This case was a sport horse.  He had an MRI in September which showed nothing notable or concerning, however it did show some fetlock synovitis type issues.  In addition, per the horse’s medical records, this horse had prior issues with his right front coffin joint.

The horse had been injected intraarticularly into both front fetlocks four times in 2015-2016, so four times in a 12-month period.  In Sport Horse Medicine this kind of use is concerning.  When we go into a joint more than once or twice a year sometimes the horse doesn’t respond well.  At times the traditional joint injection, steroid or hyaluronic acid, does not hold as long as we would like it to.  Because of this it is our methodology in the practice, to take a different approach, looking at other modalities of joint regenerative medicine. We rarely put PRP intraarticularly; obviously, we have been using Noltrex®Vet for a while and are happy with it.

Initially, when we started using Noltrex®Vet, probably 2 years ago, we were using it on a case-by-case basis. We’ve now switched to knowing what cases we feel are going to respond to the product, and are using it a little more aggressively in these particular horses.

This nine-year-old horse was a very good case because of his age and because he had been injected several times intraarticularly. I discussed a few treatment plans with the owners.  They are progressive, and willing to do what’s best for the horse, so we decided to use Noltrex®Vet.  The success we have had with it in previous cases and the fact we have had zero side effects from the Noltrex®Vet (no joint flares) made me believe this was the right choice of treatment for this horse.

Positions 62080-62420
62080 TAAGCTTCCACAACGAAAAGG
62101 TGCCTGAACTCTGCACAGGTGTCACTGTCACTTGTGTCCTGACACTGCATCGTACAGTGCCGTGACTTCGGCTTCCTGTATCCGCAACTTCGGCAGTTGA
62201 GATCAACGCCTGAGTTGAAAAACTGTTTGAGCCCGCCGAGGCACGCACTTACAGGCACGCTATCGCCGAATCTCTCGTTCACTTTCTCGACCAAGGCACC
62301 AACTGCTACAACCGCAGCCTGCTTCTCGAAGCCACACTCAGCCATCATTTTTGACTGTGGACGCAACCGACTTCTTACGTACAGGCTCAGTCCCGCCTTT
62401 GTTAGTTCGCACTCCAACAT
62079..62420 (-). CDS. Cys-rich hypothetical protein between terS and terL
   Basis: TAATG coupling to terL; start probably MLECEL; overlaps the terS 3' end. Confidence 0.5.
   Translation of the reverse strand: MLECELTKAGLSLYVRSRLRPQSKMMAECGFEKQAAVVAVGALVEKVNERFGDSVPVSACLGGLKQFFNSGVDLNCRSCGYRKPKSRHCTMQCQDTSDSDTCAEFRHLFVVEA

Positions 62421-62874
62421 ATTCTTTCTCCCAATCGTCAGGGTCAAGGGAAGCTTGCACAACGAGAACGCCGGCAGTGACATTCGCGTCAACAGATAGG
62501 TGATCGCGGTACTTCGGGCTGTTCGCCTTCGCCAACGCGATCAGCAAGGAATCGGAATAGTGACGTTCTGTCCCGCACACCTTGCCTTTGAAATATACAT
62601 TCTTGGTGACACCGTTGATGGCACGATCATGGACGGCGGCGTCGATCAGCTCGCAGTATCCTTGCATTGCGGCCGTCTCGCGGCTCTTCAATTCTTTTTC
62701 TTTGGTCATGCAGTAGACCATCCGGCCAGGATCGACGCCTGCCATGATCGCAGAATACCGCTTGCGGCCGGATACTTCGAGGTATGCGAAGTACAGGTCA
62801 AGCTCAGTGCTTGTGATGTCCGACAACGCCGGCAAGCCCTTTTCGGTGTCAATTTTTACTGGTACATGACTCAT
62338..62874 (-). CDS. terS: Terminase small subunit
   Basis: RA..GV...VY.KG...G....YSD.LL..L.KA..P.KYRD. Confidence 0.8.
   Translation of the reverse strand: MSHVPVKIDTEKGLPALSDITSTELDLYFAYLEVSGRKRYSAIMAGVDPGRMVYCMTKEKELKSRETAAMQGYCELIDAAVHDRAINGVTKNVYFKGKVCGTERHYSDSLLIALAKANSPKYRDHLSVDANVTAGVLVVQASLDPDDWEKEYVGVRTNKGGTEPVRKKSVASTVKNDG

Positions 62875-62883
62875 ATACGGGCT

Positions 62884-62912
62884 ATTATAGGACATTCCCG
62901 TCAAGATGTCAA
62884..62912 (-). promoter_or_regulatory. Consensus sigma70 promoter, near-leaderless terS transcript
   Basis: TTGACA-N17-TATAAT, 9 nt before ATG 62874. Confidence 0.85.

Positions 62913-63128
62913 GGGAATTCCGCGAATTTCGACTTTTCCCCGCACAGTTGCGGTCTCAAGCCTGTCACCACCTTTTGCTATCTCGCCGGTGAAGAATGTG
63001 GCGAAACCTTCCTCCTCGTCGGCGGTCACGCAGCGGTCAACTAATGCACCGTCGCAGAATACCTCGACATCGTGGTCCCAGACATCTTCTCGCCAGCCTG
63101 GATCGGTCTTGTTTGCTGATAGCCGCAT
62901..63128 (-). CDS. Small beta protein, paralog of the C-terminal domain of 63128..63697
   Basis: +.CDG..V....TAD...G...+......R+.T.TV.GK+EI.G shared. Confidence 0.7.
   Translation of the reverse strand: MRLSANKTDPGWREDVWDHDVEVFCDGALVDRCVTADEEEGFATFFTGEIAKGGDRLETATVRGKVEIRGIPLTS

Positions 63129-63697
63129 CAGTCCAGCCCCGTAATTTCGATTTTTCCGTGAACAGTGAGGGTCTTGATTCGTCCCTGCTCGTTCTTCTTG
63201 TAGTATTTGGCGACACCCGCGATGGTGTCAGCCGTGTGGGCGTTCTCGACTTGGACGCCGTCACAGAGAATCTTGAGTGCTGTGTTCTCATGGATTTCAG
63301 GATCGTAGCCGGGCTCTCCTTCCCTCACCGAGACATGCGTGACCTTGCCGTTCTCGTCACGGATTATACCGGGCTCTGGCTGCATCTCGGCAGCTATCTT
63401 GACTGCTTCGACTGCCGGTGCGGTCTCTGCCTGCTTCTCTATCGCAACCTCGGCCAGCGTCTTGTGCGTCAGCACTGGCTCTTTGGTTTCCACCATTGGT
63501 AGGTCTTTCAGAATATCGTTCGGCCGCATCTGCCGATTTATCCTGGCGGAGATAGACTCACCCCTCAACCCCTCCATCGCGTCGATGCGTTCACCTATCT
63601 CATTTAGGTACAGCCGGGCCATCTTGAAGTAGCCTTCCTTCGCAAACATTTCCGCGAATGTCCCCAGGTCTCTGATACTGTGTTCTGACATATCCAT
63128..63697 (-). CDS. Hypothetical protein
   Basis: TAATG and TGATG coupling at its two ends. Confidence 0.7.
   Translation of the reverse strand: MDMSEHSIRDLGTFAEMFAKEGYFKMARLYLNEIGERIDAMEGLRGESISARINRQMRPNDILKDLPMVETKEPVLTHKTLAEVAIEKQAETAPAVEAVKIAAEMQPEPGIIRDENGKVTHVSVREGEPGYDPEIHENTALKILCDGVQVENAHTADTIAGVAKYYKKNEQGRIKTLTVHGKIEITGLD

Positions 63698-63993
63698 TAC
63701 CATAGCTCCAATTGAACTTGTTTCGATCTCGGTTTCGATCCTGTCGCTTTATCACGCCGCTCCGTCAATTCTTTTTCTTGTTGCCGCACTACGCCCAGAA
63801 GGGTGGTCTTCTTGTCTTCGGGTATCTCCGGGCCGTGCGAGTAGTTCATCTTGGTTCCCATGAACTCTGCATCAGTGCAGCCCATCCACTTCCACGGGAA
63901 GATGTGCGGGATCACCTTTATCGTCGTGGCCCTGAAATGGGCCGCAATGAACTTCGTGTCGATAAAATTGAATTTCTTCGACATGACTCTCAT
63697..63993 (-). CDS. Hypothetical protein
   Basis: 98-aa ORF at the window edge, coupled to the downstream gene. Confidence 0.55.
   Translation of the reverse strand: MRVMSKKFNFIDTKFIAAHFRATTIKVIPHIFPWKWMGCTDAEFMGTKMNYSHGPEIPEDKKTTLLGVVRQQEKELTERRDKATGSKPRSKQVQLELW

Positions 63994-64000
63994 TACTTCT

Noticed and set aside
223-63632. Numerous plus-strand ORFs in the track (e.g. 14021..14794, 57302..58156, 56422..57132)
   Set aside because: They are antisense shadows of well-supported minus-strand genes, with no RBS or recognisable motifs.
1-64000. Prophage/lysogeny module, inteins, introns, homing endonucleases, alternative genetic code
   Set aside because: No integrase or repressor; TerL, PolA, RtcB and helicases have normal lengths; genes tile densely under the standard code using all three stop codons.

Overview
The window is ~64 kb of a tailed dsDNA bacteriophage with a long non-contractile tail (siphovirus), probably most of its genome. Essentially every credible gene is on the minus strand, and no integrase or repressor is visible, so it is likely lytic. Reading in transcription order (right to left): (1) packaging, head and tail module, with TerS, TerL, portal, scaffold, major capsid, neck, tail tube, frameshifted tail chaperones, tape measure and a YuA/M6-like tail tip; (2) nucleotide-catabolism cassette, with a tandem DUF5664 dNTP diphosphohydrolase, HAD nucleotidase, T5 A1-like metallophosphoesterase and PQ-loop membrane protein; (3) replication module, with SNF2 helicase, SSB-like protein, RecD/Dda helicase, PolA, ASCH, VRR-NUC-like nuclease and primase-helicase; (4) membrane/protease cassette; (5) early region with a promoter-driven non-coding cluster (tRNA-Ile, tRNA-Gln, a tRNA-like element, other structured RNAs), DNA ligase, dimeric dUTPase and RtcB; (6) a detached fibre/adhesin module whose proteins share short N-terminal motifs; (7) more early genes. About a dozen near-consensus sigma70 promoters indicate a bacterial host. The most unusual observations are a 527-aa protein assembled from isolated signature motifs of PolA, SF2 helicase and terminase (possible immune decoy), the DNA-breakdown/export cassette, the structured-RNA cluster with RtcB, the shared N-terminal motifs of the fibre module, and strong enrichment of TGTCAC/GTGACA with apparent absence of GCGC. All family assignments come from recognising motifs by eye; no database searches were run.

Before treatment with Noltrex®Vet, on a lunge line this horse had been 2 out of 5 lame on the right front going to the right and 1 out of 5 lame on the right front going to the left and lame on the left front as well.  I injected Noltrex®Vet into both front fetlocks and the right front coffin joint.  After injection, I told the handler to take it easy for three days.  I shut them down in the beginning and then the next day allowed only hand walking.  On the third day, the owner sent me a video of the horse.  The horse was quite sound, more sound than he had been in 4-5 months.  So, I asked her to send me a couple more videos at 5 days and 7 days.  This horse is quite sound and the owner is thrilled!

From our previous experience with Noltrex®Vet, horses that have received an MRI then gone to surgery to have the joint cleaned out and/or have had multiple joint injections prior to us using Noltrex®Vet, very few of them have had to be injected with Noltrex®Vet more than once.  In the few cases where we did have to follow-up with an additional injection, it was after a minimum of six months and sometimes after a year.  I use the product without claiming that they’ll never need another joint injection, like a traditional joint injection steroid, however, for a lot of these horses, it’s held for a remarkably long period.

We’ve had such good success with Noltrex®Vet!